The Bright Flash Identified in February was a Black Hole Jet headed straight for Earth

The Bright Flash Identified in February was a Black Hole Jet headed straight for Earth
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A bright glow detected in February was a black hole jet aimed straight at Earth Image for article titled

Illustration: Carl Knox – OzGrav, ARC Center of Excellence for Gravitational Wave Exploration, Swinburne University of Technology

On February 11th, astronomers saw a distant flash of light that appeared to come from a source as bright as a quadrillion suns. They alerted other scientists to the event, and several telescopes quickly focused on the rotation. Now two teams of researchers have identified its source: a black hole frolicking in the distant universe.

Black holes are dark; their gravitational pull is so strong that even light cannot escape their event horizons. In this case, the bright glow was caused by how energetically the black hole consumed its food, a former star very close to the predatory compact object. The details of this bright festival have been published in newspapers today Nature and Natural Astronomy.

Artist's impression of a star being spaghettized by a black hole with jets on either side.

“This particular event was 100 times more powerful than the most powerful gamma-ray bursts,” Dheeraj Pasham, an MIT astrophysicist and lead author of the Nature Astronomy book, said in a press release. “It was an extraordinary thing.”

Every so often, a failed star falls under the inescapable attraction of a black hole. A spinning black hole rips off a metaphorical member of a star until the star’s material becomes superheated spinning around the black hole. These feeds can provide a lot of light. AT 2022cmc is the brightest and most distant tidal disruption event yet known; its source is a supermassive black hole about 8.5 billion light-years away.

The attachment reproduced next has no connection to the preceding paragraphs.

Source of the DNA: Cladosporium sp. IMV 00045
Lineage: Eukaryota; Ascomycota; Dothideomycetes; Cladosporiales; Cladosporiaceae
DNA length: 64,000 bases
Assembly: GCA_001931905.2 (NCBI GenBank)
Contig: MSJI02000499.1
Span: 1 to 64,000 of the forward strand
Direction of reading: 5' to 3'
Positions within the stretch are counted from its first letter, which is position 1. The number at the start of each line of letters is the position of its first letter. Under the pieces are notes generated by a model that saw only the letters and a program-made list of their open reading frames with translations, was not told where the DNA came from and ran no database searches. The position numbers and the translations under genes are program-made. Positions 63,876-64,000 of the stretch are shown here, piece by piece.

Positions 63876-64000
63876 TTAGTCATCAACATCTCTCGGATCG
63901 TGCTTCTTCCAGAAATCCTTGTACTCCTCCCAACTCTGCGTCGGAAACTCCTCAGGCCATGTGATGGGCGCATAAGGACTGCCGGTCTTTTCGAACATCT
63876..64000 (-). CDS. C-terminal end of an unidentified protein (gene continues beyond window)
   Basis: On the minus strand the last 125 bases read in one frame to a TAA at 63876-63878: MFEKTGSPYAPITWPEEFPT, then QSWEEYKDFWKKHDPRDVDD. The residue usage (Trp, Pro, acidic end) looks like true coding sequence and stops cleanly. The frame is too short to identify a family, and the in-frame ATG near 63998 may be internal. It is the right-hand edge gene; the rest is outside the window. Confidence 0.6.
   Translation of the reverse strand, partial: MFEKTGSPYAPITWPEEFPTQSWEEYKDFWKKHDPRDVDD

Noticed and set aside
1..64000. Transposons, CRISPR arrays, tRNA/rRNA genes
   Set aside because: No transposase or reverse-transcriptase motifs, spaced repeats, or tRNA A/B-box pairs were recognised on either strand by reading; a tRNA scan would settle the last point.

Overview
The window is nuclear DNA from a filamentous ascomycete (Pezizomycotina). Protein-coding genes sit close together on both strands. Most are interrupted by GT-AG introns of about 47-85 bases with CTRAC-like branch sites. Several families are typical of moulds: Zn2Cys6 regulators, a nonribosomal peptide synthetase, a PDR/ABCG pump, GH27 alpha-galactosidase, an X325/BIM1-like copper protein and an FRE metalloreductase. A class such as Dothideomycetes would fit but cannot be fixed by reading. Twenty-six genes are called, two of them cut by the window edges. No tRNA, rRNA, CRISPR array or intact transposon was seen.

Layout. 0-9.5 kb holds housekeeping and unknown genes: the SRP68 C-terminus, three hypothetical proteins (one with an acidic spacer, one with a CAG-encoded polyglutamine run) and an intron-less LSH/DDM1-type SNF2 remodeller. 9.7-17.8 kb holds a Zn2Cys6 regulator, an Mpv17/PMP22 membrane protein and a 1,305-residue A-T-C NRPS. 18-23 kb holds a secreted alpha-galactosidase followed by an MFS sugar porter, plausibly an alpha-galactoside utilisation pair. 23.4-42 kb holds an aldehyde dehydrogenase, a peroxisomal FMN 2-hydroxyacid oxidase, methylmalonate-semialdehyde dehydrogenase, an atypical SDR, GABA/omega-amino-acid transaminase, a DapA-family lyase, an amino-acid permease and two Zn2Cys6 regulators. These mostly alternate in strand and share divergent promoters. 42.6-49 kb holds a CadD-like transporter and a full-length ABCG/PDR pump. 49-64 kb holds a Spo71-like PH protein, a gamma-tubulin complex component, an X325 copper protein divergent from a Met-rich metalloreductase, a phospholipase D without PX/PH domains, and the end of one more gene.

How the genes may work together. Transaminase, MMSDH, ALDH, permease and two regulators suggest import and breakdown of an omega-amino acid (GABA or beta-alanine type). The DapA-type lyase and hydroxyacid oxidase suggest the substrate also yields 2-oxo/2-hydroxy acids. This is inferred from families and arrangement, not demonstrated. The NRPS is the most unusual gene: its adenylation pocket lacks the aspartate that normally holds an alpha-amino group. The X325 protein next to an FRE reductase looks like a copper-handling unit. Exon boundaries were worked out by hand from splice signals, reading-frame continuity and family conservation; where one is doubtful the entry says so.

A black hole that spans more than half of the universe spews out matter at speeds close to the speed of light

Tidal disruption events are useful for astrophysicists; they can detect how fast black holes spin and the ratio of hippopotamus objects are fed. They can also reveal how supermassive black holes grow and form the galaxies that host them.

Sometimes—and astronomers now think they can know for sure—a black hole spews superheated material into space. Energetic jets accelerate to almost the speed of light and can be very difficult to see unless they are headed directly for us. This was the case for the 2022cmc.

Because the black hole’s jet is directed toward Earth, it appears brighter to us than it would otherwise. This helped the two research teams to observe the light source despite the unusual distance.

Twenty-one telescopes around the world have seen the jet at X-ray, radio, optical and ultraviolet wavelengths. This is the first time that wavelet disruption has been seen at optical wavelengths, the region of the electromagnetic spectrum visible to the human eye.

Illustration of a black hole surrounded by superheated material and spewing relativistic jets.

X-rays changed dramatically during the observations. The researchers suspect that this may be due to a period when the black hole collects (i.e. collects) a ton of material around itself.

Comparing the light from this event with other bright events in space, the teams determined that the only possible culprit was a jet-tide disruption event.

“The universe is really full of surprises, and we have to be ready to catch them,” Andreoni said. “Developing more tools and new technology is certainly a path to discovery, but also perseverance and the desire to be excited by the sky when we least expect it.”

Pasham added that other sky surveys in the future may detect more tidal disturbances, which can then be checked by space observatories such as the Webb Telescope.

Tools like the LSST Camera – it will the world’s largest digital camera When installed at the Rubin observatory in Chile, it will be an excellent source for regularly imaging the night sky and all the dynamic phenomena in it.

More: See: First View of Our Galaxy’s Central Black Hole

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